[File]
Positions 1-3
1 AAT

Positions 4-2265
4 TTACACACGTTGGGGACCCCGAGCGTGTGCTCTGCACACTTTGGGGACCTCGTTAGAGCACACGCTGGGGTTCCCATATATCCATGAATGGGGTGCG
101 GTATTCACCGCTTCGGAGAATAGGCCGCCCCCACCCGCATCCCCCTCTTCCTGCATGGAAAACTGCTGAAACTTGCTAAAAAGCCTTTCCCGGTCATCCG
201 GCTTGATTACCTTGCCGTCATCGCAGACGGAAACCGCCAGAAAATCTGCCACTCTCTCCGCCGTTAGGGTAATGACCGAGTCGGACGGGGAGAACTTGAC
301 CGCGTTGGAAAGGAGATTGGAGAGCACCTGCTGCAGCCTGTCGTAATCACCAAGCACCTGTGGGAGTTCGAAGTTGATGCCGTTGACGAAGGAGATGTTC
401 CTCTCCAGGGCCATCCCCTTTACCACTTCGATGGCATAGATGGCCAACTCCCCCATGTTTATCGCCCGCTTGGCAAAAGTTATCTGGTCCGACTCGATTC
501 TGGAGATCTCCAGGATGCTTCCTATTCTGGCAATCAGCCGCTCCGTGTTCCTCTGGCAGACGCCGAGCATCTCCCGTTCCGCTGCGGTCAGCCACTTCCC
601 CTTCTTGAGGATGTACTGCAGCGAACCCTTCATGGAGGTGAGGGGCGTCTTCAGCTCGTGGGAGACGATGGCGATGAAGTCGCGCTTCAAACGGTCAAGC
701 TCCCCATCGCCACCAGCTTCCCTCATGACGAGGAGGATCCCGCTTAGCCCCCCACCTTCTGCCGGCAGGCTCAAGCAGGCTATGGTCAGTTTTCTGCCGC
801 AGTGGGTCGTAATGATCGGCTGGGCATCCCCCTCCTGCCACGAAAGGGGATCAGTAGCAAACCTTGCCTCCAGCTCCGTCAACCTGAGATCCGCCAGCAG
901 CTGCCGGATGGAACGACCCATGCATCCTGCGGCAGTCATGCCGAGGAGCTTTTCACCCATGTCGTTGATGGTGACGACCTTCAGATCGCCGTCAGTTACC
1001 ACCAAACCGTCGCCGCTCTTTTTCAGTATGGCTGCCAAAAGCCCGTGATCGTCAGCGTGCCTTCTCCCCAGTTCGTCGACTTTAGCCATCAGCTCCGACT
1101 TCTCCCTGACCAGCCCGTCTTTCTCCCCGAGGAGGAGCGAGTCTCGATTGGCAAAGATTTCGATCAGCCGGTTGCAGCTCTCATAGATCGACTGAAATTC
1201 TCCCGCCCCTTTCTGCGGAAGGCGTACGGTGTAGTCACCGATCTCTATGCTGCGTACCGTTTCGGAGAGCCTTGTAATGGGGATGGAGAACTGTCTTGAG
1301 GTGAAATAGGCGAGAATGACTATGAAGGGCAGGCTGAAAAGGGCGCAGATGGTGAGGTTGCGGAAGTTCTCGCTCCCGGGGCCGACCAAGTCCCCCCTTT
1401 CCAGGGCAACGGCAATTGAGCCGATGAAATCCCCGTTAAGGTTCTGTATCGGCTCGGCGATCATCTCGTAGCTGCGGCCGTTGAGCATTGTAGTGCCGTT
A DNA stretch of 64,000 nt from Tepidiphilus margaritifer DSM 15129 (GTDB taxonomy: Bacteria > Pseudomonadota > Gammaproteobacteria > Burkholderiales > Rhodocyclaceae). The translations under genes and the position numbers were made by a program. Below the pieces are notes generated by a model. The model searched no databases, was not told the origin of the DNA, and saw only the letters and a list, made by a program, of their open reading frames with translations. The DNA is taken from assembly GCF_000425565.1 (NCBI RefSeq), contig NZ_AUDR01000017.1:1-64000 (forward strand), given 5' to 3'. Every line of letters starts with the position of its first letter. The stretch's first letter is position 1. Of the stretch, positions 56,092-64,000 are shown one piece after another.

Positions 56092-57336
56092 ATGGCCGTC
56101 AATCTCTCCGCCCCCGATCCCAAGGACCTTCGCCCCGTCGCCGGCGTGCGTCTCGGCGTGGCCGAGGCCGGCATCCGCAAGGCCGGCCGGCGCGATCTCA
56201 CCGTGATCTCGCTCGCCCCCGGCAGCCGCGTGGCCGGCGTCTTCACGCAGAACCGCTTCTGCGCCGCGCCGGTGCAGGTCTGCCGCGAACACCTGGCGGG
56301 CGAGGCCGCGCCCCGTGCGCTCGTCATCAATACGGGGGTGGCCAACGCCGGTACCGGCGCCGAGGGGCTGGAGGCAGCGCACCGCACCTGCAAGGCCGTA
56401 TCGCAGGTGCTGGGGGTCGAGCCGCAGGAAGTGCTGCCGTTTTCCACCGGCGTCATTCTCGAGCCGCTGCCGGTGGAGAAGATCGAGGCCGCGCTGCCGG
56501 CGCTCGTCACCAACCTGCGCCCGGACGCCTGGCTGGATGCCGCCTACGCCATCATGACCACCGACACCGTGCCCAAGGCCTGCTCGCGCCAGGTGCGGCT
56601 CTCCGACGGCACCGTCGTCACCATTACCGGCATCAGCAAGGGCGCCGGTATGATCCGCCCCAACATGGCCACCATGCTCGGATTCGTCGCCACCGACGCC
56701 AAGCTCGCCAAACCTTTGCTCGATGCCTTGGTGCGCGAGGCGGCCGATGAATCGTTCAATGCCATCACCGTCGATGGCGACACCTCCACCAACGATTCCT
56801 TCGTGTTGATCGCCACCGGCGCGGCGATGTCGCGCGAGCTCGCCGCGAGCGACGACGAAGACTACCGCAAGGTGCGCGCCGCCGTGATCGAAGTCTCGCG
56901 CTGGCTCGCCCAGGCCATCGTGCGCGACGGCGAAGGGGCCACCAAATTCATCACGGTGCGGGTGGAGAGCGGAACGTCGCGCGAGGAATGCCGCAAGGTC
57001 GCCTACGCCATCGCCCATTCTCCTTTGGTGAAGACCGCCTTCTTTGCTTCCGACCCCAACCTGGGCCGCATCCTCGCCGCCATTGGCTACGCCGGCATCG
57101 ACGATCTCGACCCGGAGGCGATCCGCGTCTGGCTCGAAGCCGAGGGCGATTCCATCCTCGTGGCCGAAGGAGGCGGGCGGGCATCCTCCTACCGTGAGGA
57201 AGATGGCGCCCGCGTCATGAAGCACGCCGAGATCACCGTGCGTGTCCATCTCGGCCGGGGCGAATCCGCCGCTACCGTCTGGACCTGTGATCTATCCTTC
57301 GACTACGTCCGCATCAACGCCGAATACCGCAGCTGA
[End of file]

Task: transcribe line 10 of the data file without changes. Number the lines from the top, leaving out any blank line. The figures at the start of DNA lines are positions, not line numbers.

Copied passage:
601 CTTCTTGAGGATGTACTGCAGCGAACCCTTCATGGAGGTGAGGGGCGTCTTCAGCTCGTGGGAGACGATGGCGATGAAGTCGCGCTTCAAACGGTCAAGC